I'm sure there are plenty of investors out there who think the paper, packaging, and assorted forest-derived products business is a little strange to begin with. I'd argue that Temple-Inland
Temple-Inland combines operations in containerboard (used to make boxes), building products like particleboard and gypsum wallboard, and retail banking into one package. See? I told you it was a little different.
It's also different in terms of performance. Over the past year, Temple-Inland's stock has smashed the likes of International Paper
Now, that's not to say that Temple-Inland's fourth quarter was robust. The company did beat expectations -- revenue rose all of 2%. But adjusted per-share earnings were down about 29%. While the forest products division had some operating income growth (helped in part by a strong gypsum market and land sales), the packaging business got squeezed between lower prices and higher raw material costs. The financial services business was down just slightly.
What happens next will likely have a lot to do with the housing construction market. If new building doesn't fall off too much (or if gypsum wallboard gains share versus substitute products), then the improving conditions in the packaging industry might lead to healthier stock performance. The downside is just the opposite -- that residential construction really falls off, and that whatever the company gains in packaging, it loses in forest products.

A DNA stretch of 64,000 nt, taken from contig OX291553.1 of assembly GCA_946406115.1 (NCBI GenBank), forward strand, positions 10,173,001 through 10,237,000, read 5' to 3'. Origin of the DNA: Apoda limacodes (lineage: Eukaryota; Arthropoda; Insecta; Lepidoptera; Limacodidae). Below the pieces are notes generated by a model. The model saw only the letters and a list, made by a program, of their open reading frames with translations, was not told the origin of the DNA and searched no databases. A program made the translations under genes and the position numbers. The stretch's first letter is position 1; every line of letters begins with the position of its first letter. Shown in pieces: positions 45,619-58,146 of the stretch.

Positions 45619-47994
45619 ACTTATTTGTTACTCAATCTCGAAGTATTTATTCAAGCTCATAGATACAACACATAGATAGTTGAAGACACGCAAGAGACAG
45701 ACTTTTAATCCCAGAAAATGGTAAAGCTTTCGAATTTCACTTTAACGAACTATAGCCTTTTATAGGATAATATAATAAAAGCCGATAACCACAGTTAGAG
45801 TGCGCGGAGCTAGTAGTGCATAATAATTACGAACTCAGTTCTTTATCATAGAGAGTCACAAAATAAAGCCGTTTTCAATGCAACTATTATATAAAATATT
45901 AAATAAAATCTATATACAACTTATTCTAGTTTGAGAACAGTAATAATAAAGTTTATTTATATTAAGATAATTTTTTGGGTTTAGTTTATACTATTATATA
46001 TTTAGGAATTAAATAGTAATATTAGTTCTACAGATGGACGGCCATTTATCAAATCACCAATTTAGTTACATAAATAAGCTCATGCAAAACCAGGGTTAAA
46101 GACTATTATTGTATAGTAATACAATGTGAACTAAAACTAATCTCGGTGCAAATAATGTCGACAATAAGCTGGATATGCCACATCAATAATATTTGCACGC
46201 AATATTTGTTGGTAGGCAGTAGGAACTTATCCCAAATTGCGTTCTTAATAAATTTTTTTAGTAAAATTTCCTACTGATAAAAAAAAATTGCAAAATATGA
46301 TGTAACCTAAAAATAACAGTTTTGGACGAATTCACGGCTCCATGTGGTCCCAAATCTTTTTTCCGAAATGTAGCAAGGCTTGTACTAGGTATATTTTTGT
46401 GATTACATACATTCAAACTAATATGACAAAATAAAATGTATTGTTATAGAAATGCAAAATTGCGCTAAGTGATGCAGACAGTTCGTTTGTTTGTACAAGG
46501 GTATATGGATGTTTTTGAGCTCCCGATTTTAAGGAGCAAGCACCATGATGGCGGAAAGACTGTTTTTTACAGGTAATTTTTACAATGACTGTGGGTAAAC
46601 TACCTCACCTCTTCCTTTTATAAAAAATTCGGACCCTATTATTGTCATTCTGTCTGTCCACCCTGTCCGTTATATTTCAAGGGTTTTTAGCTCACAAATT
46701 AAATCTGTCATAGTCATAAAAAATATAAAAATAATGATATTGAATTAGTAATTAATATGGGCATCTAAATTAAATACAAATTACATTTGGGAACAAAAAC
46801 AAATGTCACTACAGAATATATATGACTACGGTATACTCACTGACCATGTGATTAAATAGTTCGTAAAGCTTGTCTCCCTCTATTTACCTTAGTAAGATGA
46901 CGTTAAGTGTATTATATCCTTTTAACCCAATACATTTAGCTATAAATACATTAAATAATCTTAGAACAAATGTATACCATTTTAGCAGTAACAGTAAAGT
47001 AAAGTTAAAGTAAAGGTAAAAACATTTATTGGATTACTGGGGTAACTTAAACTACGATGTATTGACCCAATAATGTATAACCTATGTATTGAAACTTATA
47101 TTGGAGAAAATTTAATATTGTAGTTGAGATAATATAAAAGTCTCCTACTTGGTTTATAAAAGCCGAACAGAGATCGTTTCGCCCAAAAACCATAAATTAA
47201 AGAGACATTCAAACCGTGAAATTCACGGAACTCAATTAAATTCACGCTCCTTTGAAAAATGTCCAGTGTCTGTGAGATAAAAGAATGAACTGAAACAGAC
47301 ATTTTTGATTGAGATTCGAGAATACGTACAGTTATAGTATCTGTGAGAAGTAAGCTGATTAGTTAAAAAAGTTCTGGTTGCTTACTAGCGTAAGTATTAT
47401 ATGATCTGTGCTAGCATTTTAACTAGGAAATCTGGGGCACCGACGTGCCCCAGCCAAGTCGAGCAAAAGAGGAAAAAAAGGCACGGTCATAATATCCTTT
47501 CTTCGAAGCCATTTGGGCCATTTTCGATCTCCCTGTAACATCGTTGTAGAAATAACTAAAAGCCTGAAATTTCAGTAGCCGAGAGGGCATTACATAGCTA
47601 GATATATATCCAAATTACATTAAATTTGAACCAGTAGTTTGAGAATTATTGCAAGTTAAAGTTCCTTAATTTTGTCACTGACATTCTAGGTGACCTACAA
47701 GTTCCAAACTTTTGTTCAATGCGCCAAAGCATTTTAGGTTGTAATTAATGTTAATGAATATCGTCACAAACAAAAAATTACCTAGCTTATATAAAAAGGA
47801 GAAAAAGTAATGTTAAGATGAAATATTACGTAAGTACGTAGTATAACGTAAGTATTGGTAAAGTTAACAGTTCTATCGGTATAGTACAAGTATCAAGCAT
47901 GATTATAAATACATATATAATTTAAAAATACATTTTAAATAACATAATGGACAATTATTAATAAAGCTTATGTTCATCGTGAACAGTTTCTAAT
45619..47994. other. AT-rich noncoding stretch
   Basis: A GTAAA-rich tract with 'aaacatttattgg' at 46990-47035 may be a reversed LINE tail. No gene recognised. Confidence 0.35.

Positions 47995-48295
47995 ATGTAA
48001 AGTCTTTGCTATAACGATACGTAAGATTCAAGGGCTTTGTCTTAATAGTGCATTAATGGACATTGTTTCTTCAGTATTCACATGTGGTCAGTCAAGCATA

I like a lot about Temple-Inland, but it's just not my favorite idea in the group. Why take the risk of having to bet right on packaging and housing demand? If you think that the packaging industry is going to do better, I think Packaging Corp or Smurfit-Stone are the places to be. And if you really want exposure to residential building materials, why not look at Eagle Materials
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Fool contributor Stephen Simpson has no financial interest in any stocks mentioned (that means he's neither long nor short the shares).